As the bridge returned to its former glory, most of the county finally got a handle on their Irene recovery. November marked the deadline for FEMA aid applications. Though the storm was long-passed, county residents scrambled to finalize their requests. At the deadline, FEMA had accepted 181 applications and approved $361,000 in disaster aid to individuals and families. Major repairs are still far from complete, and FEMA continued to review these applications as they arrived.

Following up on the filling and dredging controversies of the previous months, some East Middlebury residents proposed a river study to inform a plan for future flood events. According to Middlebury town planner Fred Dunnington, if a damaged house lies in a floodplain, “it’s not a question of if your home will be damaged, it’s a question of when.” Town officials hoped to close in on a hazard mitigation plan following more research.

Local educators, parents and students developed hazard mitigation plans of their own, responding to a statewide survey of risky teenage behavior. A survey of Vermont teens found that substance abuse is down, but that drinking remains a problem among local high school students. Teen sex was reported up, and condom use down. These reports spurred workshops in Addison County, addressing risky behavior in high school students.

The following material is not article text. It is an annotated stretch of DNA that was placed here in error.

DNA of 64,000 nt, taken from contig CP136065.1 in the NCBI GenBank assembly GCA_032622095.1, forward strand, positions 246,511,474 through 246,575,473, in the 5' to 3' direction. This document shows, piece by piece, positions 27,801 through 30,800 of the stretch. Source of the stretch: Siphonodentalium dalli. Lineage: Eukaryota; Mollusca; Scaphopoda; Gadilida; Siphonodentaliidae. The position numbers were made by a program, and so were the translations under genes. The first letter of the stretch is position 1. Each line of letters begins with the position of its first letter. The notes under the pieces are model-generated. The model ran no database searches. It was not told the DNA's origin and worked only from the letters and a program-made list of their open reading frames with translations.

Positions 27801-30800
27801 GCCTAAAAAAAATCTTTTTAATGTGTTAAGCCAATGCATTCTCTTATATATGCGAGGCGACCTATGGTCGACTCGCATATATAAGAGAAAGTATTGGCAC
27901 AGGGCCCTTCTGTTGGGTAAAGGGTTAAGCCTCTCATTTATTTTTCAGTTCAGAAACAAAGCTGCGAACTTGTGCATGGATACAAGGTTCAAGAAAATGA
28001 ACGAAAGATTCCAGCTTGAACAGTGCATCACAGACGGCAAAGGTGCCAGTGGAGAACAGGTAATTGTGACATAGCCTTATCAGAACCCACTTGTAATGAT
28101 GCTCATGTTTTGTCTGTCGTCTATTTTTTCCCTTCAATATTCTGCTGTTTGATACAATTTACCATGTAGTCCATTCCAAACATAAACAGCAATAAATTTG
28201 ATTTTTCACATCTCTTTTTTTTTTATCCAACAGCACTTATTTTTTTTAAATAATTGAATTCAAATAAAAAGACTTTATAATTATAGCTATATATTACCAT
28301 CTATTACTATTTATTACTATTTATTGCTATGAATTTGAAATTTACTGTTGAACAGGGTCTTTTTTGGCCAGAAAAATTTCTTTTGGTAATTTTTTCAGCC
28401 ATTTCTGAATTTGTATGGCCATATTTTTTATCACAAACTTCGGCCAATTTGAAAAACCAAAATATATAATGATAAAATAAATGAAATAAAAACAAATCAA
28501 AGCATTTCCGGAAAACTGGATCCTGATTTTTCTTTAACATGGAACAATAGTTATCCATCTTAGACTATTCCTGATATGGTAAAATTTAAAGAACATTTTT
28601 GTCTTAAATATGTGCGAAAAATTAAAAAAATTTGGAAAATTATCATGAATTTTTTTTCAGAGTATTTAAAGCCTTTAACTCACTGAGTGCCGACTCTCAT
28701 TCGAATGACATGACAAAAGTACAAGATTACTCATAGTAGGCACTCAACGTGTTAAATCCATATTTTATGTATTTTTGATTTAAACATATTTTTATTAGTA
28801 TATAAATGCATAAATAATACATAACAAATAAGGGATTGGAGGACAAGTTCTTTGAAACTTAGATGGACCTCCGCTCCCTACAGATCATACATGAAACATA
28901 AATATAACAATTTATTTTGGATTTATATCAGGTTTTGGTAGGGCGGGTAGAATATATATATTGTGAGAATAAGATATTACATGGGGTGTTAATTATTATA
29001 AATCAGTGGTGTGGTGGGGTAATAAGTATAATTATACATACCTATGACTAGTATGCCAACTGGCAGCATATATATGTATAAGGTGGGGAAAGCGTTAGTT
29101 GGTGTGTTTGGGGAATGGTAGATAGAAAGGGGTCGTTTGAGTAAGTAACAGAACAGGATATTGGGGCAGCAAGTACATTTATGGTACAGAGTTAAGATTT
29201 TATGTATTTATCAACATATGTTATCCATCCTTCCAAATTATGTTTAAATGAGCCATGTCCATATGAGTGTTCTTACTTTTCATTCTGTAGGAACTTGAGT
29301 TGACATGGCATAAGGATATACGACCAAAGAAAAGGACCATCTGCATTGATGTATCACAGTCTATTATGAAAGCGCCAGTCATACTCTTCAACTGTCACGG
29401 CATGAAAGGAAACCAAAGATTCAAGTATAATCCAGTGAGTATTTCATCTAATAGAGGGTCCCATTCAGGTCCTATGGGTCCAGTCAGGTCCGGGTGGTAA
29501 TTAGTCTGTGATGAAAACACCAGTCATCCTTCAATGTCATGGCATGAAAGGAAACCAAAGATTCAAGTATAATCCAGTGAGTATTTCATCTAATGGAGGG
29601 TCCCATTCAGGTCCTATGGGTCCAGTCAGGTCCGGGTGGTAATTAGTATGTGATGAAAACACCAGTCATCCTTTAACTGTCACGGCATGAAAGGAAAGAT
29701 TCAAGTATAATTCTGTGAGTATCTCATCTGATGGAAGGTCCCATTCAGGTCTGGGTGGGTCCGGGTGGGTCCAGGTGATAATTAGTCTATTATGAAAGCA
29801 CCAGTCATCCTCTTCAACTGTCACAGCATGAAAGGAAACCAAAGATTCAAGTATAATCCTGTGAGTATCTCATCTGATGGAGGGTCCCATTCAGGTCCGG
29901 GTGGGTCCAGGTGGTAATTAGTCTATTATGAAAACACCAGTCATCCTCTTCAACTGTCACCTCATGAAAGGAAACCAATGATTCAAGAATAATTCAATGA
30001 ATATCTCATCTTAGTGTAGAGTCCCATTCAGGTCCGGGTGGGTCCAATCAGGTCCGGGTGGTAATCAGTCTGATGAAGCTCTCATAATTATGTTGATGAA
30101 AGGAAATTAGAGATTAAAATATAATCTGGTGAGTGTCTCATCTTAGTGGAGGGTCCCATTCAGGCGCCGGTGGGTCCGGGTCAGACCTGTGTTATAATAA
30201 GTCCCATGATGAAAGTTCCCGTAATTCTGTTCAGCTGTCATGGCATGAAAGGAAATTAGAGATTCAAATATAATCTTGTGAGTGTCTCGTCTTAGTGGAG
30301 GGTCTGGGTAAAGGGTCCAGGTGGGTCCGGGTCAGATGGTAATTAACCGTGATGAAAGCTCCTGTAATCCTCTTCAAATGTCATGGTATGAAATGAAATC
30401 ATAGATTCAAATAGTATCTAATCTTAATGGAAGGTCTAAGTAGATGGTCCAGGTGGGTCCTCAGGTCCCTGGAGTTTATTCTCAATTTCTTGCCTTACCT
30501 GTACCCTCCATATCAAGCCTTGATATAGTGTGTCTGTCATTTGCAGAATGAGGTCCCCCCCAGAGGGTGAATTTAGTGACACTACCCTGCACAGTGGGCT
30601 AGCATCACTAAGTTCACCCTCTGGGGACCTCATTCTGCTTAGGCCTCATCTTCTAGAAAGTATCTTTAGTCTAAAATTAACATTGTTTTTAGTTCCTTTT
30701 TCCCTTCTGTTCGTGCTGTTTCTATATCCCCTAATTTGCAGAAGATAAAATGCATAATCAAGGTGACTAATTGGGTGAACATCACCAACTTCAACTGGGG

Educators were also concerned about their contracts. Teachers in the Addison Northeast Supervisory Union, who had threatened to strike last February, called for a mediator for their contract talks. The teachers had been working without a negotiated contract since June 30, 2010 — disagreeing over points like pay raises and health insurance contributions — and asked for a third-party negotiator in early November. Later in the month, school officials and residents of ANeSU towns of Bristol, Lincoln, Starksboro, Monkton and New Haven explored whether consolidating school districts would make sense.

While teachers tried to negotiate their contracts, the Bristol Planning Commission saw an incident in which public discussion of a touchy topic — gravel extraction — was cut off. At a planning commission meeting, Vice-Chair Chico Martin refused to hear a question by citizen John “Slim” Pickens regarding a revised map of where extraction would be prohibited. When asked about it, Secretary of State Jim Condos said muzzling a member of the public at a public meeting like this may have been illegal. In December, Martin kicked off a planning commission meeting by issuing a formal apology, then took steps to ensure greater transparency, initiated the creation of guidelines to govern the commission and started exploring ways to better facilitate discourse between planners and with the public.